2006 Jordan Staal* 29 10 Games 3 (5, 10, 7)
2007 Patrick Kane 21 14 Games 5 (6, 14, 9, 8, 6)
2008 Steven Stamkos 23 13 Games 5 (8, 13, 11, 6, 7)
2009 John Tavares 24 17 Games 5 (5, 6, 9, 17, 6)
2010 Taylor Hall 22 7 Games 4 (7, 7, 5, 6)
2011 Ryan Nugent-Hopkins 18 12 Games 4 (5, 12, 5, 11)
2012 Nail Yakupov 17 16 Games 2 (9, 16)
2013 Nathan Mackinnon 24 10 Games 4 (7, 5, 10, 7)
2014 Sam Reinhart* 23 13 Games** 5 (13, 6, 10, 6, 8)
2015 Connor McDavid 16 7 Games 3 (5, 5, 7)

Staal being on both lists is a great example of how finicky this stuff is; as is Yakupov, who finished the season with 17 goals in 81 shots, a total that matched similar flame-out prospect Fabien Brunnstrom a few years prior and lines up closely with Laine’s current run of 17 in 78 (albeit, in many fewer games played).

So What Does This Mean?

I’m not a huge fan of the constant pitting of Auston Matthews and Patrik Laine against each other. That made sense, as someone who primarily writes the about the Toronto Maple Leafs, as a discussion point from the day the lottery was won until Draft Day, because the pick was still to be determined and there’s an understandably big focus on making the most of your assets.

Now that they’re on different teams, though, it really doesn’t matter. There’s nothing to be gained from justification now; being better than the other is great for social media arguments but when you want to win hockey games, the focus is on the player you have being the best version of themselves that they can be.

I wonder if we’re doing a disservice to both players by putting so much emphasis into how hot or cold their sticks are in the infancy of their careers. Laine clearly has an extremely good shot, one that will stack up with some of the best of the last generation or so. But even those guys don’t shoot at 22%; Alex Ovechkin, Laine’s idol, is a career 12.4%. Ilya Kovalchuk, who’s play style he perhaps actually mirrors most, shot at 14.1% in his NHL career. Phil Kessel, with the deadliest snapshot in the game, fires at 10.8%. Steven Stamkos, who may have most purely great shot that hockey has seen in it’s history to date, flies in at 17.1% – after shooting at just 6.3% in his first 50 NHL games!

The best scorers aren’t defined by shooting percentage. Players who load in shooting percentage are usually the ones who are picky and grab occasional rebounds in front of the net. Tyler Bozak was a 20% shooter in the Randy Carlyle era of the Leafs because he’d do this with Phil Kessel and James van Riemsdyk. Elite scorers are the players who can shoot from anywhere, do a lot of shooting from everywhere, and still manage to eclipse the league average shooting percentage. In many respects, the 12% scorer who takes five shots a game is better than the 21% scorer who takes two.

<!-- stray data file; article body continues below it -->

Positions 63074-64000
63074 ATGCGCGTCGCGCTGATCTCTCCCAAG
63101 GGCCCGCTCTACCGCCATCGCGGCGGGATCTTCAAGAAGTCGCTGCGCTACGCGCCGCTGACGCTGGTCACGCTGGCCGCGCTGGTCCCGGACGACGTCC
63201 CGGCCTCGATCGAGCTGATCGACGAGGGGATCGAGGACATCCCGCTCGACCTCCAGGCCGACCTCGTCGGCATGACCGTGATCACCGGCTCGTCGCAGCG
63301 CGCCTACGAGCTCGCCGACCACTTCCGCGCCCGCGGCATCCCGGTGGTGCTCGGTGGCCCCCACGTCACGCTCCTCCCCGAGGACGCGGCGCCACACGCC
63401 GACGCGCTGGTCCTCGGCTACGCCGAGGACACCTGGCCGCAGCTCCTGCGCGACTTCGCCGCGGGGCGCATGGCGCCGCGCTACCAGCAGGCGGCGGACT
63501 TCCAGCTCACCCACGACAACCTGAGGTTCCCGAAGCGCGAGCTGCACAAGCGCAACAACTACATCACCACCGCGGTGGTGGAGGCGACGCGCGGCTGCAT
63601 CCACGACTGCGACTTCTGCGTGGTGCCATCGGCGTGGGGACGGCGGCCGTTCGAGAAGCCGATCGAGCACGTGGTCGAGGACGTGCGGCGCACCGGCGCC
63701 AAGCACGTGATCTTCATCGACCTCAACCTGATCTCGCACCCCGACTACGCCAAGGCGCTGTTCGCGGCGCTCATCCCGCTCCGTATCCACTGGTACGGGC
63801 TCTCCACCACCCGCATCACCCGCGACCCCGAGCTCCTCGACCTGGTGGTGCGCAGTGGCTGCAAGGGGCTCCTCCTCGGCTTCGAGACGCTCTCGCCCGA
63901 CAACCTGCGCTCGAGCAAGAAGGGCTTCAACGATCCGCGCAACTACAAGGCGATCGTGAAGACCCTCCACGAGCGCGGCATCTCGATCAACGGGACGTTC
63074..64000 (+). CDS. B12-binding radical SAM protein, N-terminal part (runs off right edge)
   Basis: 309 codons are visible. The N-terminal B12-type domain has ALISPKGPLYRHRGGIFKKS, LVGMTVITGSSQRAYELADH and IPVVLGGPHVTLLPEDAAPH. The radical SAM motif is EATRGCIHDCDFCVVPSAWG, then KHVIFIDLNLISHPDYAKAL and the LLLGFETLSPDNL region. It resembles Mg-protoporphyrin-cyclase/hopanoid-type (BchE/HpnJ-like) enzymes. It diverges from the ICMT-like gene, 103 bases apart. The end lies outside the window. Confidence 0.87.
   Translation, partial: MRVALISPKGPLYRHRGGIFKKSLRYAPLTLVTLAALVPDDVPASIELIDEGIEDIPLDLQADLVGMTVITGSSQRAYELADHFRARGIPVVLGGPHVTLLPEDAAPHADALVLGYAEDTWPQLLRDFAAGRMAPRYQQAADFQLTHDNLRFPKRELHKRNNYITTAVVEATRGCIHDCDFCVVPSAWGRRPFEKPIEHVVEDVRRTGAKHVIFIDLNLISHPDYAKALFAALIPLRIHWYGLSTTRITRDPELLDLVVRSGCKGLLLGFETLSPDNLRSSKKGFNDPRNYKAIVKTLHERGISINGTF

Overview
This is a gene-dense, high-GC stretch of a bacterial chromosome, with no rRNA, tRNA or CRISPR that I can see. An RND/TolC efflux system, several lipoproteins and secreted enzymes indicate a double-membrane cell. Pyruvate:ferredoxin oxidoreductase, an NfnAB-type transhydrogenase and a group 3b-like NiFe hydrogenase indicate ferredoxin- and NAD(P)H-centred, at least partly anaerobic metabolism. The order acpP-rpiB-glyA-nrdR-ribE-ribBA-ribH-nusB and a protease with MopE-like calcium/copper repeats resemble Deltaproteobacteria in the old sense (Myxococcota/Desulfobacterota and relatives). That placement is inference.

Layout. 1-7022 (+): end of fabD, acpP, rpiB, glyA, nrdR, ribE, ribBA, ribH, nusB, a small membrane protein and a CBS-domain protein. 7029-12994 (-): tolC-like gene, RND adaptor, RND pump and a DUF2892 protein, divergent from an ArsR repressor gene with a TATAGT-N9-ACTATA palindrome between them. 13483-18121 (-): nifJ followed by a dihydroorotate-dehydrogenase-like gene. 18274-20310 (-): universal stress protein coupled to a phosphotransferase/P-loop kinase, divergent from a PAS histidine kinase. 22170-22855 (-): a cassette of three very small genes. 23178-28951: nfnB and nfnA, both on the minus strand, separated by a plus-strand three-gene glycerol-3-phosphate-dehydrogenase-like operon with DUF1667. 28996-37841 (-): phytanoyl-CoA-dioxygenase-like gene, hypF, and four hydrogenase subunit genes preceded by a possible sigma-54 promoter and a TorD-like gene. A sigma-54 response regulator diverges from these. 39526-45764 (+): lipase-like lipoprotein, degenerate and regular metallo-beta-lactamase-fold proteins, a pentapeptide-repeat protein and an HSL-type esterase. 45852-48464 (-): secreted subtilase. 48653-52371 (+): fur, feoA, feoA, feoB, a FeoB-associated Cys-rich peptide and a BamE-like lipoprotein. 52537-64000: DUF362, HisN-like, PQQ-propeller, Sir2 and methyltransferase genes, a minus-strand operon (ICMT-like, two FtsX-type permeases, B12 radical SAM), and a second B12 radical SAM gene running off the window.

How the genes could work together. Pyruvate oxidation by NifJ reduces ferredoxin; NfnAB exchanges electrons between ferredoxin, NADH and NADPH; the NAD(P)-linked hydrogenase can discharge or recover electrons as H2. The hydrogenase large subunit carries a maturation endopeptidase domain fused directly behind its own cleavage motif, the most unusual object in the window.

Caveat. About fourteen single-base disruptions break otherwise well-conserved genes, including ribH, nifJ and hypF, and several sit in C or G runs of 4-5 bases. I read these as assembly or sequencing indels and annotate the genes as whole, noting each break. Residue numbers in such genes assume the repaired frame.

Laine will become that guy in due time, I’m sure; he’s too good of a shooter not to at least attempt it. But he’ll have to work on his skating and his positioning to make that happen, and just as importantly, not get psyched out by people screaming Selanne and Sustainable into his ear every day; a challenge in its own right. Tell a person they’re invincible enough and they start to worry about backing that claim up. That could become a problem for Laine, especially when many of these initial tallies have come from lower percentage areas.

The same level of over-expectation crosses over a province east to Matthews. Despite putting up borderline elite possession numbers while scoring at a 36 goal, 62 point pace as a 19-year-old, we’ve seen the media talking about him “hitting walls” and running out of gas whenever he goes quiet for a few games, and second guessing as to whether the Leafs made the right decision. But even he’s shooting at a relatively normal 11.8% shooting percentage; one that feels like it could be more due to his knack for getting into the higher danger areas.

Ultimately, we’re looking at two spectacular players who couldn’t fit the organizations they joined any better. The Leafs live for creating close range opportunity and battling for pucks they don’t have, and Matthews looks to be the ultimate physical specimen for driving that. The Jets have an immensely creative forward core that can cycle the puck like nobody’s business but lacked a forward who could make a habit of regularly burying trickier shots, and Laine’s that and then some. I believe that both teams were happy with the draft order, because they both got to pick the best player for them while still picking the best all-around player available.

By trying to make judgement calls on these two players based on how lucky they’ve been with their shots, you’re doing a disservice to both of them. Great players have gone cold, even as rookies. All sorts of different players have gone hot; even at their very beginnings. By labelling Laine’s run as historic and something that only he can do, you run the risk of putting massive pressure on him and his manufactured rival the second they go into a slump.

Unless Laine really is the best goal scorer in hockey history by a significant margin, that time will come soon, and I worry that he’ll get demonized for something completely normal and statistically expected. Hopefully, it doesn’t come to that. Or, even better, I hope he’s actually broken hockey because even my overly cautious self is enjoying the hell out of his run.